I love Cats the musical. I’ve already written about this but it’s worth mentioning again because I also saw the CGI nightmare that is Cats the movie, and I didn’t hate it.
I saw it awhile back when it first came out, and while I definitely had some issues with it like the CGI (which isn’t the special effect workers fault they were just doing what they were told) and the serious miscasting (why were Rebel Wilson and Taylor Swift in this movie? But I will say, Ian McKellen went FULL CAT for his role as Gus), but someone would have to do A LOT for me to dislike Cats, and Tom Hooper didn’t fully achieve that.
I could go on and on about how much I adore the musical, how I love the costumes, the dancing, the story and songs, how it was a big part of my teenage years but again I’ve already written about it. So instead I’ll talk about the movie and how it’s renewed a love for the show for the next generation.
Yes I said renewed a love for this musical that has constantly been the butt of many jokes in the musical theatre community for its sheer absurdity which is what makes it great. It’s theatre and the weirdness of the show can be accepted on stage because it’s art and it’s theatre and these strange things can happen on stage that can’t necessarily happen on screen.
Case in point: Cats the movie. It’s a show that didn’t translate well to screen (unless you watch the best version from 1998 which is essentially a filmed version of the staged show, that’s right Cats the movie is a remake!). The CGI scared people, the lack of plot (which is true for the staged version but it’s still there in a vague enticing way) annoyed people, and the star-studded cast was unnecessary. Because Cats isn’t about the glitz and glamour of Hollywood, it’s literally just about cats.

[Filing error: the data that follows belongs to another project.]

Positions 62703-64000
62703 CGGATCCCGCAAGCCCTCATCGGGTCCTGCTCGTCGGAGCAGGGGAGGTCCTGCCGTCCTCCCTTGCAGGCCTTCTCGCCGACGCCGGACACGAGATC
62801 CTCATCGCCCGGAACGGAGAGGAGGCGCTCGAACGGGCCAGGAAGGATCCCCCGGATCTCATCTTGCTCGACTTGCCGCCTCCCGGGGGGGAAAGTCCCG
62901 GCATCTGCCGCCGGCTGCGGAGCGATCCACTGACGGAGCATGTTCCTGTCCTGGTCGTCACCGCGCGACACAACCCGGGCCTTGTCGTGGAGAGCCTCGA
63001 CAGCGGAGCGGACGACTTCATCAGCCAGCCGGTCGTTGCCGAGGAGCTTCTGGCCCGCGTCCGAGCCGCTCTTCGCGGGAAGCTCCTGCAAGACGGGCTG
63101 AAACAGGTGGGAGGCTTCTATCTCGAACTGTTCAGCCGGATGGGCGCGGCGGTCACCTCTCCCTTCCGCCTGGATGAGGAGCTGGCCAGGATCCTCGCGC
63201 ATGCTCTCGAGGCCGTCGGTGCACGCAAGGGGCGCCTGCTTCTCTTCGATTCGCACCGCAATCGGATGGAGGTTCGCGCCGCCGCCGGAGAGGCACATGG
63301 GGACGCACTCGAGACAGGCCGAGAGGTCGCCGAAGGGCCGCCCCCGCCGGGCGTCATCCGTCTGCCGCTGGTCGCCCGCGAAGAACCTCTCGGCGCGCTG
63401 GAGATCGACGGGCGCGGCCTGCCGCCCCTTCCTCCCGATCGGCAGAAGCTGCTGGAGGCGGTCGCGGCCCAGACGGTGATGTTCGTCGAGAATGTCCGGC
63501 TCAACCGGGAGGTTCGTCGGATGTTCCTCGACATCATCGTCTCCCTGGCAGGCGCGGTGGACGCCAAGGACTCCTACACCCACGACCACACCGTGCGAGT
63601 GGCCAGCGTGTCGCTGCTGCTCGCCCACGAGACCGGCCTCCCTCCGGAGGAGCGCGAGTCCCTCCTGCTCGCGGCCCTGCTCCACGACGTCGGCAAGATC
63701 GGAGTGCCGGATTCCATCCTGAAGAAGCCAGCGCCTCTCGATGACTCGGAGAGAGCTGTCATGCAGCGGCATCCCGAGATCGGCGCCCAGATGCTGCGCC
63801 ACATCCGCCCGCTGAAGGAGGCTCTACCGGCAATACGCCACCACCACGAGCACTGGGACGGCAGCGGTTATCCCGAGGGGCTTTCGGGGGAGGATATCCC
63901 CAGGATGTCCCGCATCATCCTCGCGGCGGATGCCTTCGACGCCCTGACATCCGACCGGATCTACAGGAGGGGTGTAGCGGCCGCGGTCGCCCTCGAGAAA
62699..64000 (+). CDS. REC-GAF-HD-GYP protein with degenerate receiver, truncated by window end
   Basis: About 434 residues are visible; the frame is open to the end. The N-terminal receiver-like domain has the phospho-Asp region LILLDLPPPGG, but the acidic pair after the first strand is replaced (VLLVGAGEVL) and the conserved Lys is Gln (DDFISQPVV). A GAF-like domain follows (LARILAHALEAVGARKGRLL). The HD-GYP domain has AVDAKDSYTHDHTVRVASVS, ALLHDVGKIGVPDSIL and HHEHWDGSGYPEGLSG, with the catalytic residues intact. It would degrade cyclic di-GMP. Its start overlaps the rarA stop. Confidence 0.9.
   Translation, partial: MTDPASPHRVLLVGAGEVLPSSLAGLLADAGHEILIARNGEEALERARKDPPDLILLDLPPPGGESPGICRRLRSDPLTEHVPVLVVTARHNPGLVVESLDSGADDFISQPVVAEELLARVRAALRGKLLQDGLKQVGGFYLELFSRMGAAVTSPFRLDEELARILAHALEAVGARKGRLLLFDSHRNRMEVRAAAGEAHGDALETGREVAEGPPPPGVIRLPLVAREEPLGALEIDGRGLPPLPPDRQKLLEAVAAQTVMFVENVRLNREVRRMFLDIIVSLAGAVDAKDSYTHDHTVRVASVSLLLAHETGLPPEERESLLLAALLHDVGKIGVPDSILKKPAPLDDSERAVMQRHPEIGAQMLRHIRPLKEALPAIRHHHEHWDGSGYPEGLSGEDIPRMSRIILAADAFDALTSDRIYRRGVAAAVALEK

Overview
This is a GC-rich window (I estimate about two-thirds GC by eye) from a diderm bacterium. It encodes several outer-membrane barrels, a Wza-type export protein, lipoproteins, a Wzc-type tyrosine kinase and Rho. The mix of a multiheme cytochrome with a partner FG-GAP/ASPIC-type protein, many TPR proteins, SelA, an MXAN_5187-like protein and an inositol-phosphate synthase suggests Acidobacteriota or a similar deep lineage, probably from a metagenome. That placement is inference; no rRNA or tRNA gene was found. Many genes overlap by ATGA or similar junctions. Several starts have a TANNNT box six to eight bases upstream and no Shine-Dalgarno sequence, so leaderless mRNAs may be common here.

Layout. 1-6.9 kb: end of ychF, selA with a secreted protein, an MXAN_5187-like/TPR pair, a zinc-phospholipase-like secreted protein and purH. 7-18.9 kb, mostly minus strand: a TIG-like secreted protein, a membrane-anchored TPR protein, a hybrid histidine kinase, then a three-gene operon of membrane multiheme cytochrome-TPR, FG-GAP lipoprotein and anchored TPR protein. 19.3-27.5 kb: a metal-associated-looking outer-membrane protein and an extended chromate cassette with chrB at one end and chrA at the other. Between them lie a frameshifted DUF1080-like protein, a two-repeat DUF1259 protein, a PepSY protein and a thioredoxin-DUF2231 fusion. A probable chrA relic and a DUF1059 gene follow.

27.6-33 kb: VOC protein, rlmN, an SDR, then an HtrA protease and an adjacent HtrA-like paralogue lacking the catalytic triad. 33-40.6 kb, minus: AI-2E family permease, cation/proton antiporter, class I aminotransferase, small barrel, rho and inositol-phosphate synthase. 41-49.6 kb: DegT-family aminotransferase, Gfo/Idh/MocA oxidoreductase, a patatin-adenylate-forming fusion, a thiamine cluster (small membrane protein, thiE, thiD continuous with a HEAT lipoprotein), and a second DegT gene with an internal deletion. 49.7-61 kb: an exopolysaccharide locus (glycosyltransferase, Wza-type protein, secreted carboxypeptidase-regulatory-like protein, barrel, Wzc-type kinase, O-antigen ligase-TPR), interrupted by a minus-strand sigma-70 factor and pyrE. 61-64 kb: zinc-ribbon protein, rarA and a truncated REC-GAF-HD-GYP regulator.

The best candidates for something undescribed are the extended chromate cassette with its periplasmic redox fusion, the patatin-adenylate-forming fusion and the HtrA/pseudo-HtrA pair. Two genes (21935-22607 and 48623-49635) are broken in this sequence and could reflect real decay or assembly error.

But even though the movie wasn’t popular among audiences (I liked it because it’s still Cats) it became popular for its strangeness. People didn’t understand it and it made them want to watch it again, divulge into the absurd world of humanoid oddly-scaled cats and mice (but no dogs, show us the dog you cowards!) and laugh. People loved making fun of Cats so much that they wanted to watch the movie again, that they told others to watch the movie just so they too could experience the weirdness. Which is what has caused the beginnings of a new generation of a Rocky Horror Picture Show type screening.
The talk back screening or yowling edition as the theatre near me called it (even though Jellicle Ball edition would have been PERFECT) is still in its infancy. People don’t know what to say while watching the movie but they have a lot to say (the most common ranging from “Can you tell me again what a Jellicle cat is?”, a whole bunch of excitement and disappointment as Mr. Mistoffelees tries to bring Old Deuteronomy back, and the ever popular “Is a cat a dog?”) and honestly it was one of the most fun times I’ve ever had in a movie theatre. Getting to sing along to the songs I memorized so long ago and getting to shout at a screen and enjoy a movie out loud with people who were just as passionate (though maybe not as favourably) as I was made for an unforgettable experience that I would definitely attend again.
But even if it’s poking fun, there’s love their for Cats, for knowing the words to Mr. Mistoffelees just from hearing the song for the first time on the screen, it asking Jennifer Hudson to get a tissue and wondering where she got her nails done. It’s love, bizarre and as strange as the show itself.
It does make me wonder about the future of the musical, since it’s clear the movie has its own fan base. I worry that people may go to see the show live and expect the same weirdness as the movie (and yes there are similarities but the costumes aren’t horrifying like the CGI) and if audience members will try to do a talk back to the actors on stage. It worries me because I love the show so much, but I’m interested to see where it will all go even if it’s mildly terrifying.
There’s a reason the shows tagline is Now and Forever, Cats is here to stay in all it’s strange glory.